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Colorectal Cancer

March is National Colorectal Cancer Awareness Month

National Colorectal Cancer Awareness Month was created by the unanimously passed Senate Resolution 108 in late 1999. This legislation was brought about by the concerted efforts of many organizations and provides a focal point for their awareness efforts. The first National Colorectal Cancer Awareness month was March of 2000 and has continued every March since then.

The Senate resolution was prompted by a promising long-term study of 46,000 people, released in March 1999 by The Centers for Disease Control and Prevention. The study proved that for Americans over 50 and those with a personal or family history of colorectal cancer, a Fecal Occult Blood Test can help find colorectal cancer at its earliest stages when it is up to 90 percent curable.

Biomerica, Inc. is pleased to support National Colorectal Cancer Awareness Month by providing you with this web site where you can learn about colorectal cancer screening.
In just two minutes, EZ Detect™ can identify hidden blood in the stool, which can be an early warning sign of colorectal cancer. Colorectal cancer is the second leading cause of cancer death in America, but according to the CPCP study, annual use of an FOBT could prevent up to 33,000 colorectal cancer deaths each year. Ordering one now could save your life or the life of a loved one.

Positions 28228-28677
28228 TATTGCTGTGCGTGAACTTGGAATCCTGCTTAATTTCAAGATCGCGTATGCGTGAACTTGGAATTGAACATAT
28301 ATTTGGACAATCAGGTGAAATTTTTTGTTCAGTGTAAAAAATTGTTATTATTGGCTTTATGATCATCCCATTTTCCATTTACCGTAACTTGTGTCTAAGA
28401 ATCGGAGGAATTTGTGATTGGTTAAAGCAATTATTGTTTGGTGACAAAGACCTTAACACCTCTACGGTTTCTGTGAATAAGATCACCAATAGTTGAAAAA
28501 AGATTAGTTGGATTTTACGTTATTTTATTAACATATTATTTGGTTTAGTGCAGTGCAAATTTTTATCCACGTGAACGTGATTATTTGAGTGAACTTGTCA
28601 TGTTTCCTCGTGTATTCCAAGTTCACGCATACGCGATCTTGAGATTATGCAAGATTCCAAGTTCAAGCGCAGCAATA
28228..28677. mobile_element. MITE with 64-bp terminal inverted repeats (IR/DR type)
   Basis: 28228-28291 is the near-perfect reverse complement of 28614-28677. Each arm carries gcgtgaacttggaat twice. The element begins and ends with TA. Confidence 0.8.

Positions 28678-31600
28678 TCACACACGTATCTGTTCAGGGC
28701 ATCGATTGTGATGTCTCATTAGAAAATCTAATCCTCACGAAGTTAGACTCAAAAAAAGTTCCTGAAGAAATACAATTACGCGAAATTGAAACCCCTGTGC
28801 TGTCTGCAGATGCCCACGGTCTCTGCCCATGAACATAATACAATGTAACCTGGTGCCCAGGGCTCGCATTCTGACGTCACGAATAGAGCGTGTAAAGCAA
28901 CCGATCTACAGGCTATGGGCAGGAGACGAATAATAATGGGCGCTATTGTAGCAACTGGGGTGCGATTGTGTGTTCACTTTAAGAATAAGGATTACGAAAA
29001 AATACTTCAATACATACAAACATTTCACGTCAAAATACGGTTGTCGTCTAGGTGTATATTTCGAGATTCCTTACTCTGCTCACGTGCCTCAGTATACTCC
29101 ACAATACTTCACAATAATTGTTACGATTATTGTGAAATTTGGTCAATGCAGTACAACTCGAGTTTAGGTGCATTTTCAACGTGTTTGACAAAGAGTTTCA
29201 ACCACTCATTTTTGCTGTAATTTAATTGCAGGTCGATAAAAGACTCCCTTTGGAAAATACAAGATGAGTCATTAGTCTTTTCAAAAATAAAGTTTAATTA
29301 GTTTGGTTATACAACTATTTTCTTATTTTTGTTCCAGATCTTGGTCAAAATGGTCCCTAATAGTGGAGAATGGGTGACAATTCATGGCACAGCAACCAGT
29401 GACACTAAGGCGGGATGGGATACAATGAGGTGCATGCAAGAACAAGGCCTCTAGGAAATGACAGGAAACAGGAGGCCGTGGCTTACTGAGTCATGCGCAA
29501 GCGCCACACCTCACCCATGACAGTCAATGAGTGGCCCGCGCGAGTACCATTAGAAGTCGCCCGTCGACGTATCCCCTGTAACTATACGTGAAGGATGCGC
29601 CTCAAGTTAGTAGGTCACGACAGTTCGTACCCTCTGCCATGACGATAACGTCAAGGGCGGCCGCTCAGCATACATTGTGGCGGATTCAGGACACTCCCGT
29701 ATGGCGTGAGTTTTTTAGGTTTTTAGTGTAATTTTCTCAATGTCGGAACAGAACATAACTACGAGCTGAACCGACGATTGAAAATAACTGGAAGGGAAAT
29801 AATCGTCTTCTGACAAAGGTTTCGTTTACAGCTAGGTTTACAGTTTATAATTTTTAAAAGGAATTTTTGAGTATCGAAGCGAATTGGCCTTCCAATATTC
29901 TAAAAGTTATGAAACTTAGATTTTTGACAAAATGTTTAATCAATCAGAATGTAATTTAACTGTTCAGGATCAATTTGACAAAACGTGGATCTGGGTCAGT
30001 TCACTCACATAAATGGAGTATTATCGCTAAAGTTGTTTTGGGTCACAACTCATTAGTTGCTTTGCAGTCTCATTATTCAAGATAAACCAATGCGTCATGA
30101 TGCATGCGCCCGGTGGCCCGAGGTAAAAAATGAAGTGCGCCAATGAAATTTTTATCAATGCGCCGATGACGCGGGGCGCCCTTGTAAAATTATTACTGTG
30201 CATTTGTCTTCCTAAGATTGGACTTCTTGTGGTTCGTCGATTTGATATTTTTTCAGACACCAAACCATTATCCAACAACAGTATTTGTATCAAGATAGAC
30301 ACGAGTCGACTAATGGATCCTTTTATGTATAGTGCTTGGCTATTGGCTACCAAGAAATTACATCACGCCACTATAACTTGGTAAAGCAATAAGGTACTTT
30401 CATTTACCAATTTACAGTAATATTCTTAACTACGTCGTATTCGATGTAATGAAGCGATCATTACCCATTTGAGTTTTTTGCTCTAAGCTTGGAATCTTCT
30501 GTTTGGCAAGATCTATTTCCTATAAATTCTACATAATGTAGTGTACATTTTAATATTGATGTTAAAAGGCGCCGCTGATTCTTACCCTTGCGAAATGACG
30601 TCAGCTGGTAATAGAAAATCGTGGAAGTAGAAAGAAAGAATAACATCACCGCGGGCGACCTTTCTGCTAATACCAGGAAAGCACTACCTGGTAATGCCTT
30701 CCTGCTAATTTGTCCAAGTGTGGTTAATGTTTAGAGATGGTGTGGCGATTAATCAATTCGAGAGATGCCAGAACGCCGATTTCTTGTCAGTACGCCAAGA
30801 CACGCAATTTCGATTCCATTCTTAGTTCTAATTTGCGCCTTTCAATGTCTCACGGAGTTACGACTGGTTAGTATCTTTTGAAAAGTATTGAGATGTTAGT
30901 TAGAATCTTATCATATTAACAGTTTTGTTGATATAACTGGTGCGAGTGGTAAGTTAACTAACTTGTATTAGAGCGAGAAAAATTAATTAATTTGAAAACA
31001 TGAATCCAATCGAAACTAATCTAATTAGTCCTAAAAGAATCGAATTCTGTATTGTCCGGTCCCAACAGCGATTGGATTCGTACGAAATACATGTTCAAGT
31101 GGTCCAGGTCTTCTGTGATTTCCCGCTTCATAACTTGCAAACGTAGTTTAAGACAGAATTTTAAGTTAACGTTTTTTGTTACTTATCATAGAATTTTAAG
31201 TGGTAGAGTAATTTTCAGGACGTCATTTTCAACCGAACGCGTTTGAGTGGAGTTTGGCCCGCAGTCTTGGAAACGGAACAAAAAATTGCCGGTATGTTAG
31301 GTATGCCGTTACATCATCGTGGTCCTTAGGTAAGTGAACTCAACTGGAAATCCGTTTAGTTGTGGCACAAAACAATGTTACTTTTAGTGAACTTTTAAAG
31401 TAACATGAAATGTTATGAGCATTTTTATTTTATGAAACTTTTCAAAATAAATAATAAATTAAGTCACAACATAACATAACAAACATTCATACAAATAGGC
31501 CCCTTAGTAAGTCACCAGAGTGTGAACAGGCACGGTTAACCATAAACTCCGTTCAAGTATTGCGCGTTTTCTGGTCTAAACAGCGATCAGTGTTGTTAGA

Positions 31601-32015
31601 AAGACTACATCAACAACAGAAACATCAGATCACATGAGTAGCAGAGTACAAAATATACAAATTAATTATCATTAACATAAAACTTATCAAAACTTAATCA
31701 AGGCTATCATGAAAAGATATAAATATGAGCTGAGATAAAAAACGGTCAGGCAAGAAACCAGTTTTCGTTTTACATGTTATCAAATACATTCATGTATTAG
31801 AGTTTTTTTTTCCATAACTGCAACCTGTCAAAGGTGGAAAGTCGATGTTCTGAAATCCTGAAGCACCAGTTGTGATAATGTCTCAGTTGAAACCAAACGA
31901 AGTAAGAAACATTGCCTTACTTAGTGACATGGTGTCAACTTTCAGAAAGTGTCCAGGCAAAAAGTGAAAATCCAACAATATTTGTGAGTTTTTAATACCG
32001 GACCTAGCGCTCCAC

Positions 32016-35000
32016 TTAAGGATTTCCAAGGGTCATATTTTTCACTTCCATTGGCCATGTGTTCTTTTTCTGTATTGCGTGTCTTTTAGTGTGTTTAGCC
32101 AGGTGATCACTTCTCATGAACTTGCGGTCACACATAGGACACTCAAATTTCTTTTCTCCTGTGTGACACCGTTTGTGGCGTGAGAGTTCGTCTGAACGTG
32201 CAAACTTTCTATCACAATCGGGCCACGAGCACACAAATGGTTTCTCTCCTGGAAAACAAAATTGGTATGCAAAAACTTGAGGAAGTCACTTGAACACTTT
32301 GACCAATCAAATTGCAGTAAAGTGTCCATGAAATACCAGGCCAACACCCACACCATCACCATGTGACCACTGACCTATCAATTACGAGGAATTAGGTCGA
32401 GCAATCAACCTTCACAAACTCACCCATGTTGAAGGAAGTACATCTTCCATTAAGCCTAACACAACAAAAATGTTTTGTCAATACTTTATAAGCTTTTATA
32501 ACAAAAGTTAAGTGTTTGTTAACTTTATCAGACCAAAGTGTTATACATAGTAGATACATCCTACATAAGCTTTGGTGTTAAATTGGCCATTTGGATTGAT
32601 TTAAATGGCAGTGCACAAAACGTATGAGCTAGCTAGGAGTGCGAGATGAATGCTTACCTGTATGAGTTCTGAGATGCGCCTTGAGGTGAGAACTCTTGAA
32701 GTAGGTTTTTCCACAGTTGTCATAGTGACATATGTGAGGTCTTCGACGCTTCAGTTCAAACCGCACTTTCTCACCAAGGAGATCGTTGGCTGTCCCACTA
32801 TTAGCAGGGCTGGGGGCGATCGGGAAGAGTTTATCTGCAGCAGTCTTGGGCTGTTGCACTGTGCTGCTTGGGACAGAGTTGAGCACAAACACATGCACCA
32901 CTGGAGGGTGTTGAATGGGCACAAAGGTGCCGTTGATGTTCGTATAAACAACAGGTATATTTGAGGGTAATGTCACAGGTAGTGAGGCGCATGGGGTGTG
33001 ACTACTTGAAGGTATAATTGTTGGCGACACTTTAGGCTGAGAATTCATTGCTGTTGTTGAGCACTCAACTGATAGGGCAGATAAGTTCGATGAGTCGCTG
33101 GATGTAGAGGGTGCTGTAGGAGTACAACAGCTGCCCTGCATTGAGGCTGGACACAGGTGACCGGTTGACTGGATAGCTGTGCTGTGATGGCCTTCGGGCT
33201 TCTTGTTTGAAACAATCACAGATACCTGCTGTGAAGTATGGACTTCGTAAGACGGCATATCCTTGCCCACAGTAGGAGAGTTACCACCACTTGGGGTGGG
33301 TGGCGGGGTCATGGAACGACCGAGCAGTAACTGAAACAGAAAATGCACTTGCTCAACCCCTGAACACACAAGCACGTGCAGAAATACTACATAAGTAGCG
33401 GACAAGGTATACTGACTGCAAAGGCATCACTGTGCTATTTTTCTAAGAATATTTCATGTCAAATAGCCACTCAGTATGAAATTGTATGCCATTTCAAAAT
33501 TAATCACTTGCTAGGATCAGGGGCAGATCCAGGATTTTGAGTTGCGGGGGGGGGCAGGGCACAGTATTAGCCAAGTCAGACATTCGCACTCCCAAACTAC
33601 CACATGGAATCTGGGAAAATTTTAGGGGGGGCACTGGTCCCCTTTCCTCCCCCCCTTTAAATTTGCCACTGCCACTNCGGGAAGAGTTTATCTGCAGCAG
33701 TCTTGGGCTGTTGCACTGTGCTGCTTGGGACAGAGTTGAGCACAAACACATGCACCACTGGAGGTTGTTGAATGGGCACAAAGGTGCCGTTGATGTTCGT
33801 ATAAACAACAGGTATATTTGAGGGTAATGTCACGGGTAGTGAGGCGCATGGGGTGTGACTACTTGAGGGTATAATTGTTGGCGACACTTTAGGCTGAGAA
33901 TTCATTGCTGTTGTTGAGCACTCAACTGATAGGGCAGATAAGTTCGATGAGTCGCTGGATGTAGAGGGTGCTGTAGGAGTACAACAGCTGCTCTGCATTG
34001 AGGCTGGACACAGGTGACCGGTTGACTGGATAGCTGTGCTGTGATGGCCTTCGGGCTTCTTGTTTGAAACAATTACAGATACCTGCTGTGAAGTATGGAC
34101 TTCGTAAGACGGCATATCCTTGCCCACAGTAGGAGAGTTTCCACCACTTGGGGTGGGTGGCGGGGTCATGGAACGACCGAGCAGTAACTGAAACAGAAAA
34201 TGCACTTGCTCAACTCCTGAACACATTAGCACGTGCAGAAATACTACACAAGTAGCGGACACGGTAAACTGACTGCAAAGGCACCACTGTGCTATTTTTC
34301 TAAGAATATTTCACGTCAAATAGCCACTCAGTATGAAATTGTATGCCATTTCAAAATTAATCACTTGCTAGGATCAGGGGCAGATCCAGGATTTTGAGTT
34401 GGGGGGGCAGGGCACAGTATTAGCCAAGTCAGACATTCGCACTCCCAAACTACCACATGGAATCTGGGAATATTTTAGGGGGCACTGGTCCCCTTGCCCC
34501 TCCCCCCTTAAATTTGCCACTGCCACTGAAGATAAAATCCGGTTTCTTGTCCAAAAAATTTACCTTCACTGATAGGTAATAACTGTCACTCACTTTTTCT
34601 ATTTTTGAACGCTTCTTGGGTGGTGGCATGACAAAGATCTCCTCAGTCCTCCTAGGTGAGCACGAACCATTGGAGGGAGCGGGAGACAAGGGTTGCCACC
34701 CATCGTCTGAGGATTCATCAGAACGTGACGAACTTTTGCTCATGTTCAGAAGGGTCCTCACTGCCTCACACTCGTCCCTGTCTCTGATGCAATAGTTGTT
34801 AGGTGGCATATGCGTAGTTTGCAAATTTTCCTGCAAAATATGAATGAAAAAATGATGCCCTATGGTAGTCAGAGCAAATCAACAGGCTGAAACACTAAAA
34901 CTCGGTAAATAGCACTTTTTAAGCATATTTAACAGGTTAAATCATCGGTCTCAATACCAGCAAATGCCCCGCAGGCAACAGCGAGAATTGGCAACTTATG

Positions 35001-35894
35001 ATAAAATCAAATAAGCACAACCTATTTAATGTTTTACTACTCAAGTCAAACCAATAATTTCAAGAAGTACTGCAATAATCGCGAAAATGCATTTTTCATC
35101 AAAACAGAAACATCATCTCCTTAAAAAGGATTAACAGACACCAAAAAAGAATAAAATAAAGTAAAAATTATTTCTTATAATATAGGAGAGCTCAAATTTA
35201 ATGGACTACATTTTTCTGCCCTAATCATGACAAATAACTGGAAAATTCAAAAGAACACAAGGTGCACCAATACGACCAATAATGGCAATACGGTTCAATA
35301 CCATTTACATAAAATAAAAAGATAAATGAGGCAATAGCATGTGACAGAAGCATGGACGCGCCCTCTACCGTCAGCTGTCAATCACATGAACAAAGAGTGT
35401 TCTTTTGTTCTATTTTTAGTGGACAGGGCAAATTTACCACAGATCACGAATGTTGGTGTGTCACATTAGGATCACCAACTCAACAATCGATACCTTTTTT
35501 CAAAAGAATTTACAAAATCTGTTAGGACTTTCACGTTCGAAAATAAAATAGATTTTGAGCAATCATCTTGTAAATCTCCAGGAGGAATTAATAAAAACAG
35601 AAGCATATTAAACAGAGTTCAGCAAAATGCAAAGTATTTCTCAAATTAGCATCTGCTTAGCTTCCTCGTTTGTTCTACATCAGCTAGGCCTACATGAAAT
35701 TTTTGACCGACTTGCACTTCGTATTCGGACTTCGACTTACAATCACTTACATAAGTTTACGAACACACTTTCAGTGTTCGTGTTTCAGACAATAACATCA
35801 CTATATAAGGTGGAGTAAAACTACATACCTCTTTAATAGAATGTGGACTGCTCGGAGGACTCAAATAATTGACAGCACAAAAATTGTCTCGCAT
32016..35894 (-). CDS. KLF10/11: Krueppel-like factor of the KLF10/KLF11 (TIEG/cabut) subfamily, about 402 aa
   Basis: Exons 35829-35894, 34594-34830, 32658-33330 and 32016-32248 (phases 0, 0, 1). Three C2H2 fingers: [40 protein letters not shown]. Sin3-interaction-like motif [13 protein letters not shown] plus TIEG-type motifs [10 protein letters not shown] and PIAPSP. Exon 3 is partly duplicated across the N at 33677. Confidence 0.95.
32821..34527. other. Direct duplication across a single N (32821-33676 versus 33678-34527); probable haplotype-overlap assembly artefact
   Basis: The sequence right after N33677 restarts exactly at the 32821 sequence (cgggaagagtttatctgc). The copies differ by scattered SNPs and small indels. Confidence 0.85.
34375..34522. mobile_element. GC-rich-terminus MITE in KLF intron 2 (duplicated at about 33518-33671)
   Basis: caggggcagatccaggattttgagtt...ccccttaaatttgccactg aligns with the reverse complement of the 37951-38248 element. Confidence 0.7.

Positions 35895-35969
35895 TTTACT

Some of 34 cancer information groups and celebrities involved in raising colorectal cancer awareness include the following (see their Web Sites for activities planned):

  • The National Colorectal Cancer Research Alliance. The NCCRA is dedicated to eradicating colon cancer by harnessing the power of celebrities to promote education, fundraising, research and early medical screening. The NCCRA was co-founded by NBC TODAY show co-anchor Katie Couric, nationally known cancer fund raiser Lilly Tartikoff, and the Entertainment Industry Foundation.
  • The Colon Cancer Alliance (CCA). The CCA is an organization of colon and rectal cancer survivors, caregivers and people with a genetic predisposition to colorectal cancer.
    CCA’s colorectal cancer survivors battle colorectal cancer through patient support, education, research and advocacy. They have some ideas and tools that you can use to make a difference in your neighborhood.
  • The American Cancer Society (ACS). The ACS’s web site provides extensive information to help you make informed decisions about your health care. It provides questions to ask your doctor and recommendations for an overall healthy lifestyle.
  • Colon Cancer Prevention Alliance (CCPA). The CCPA is an organization consisting of Gastroenterologists, Oncologists, Surgeons, and other specialists who promote the concept of cancer prevention through education, screening, and healthy lifestyles.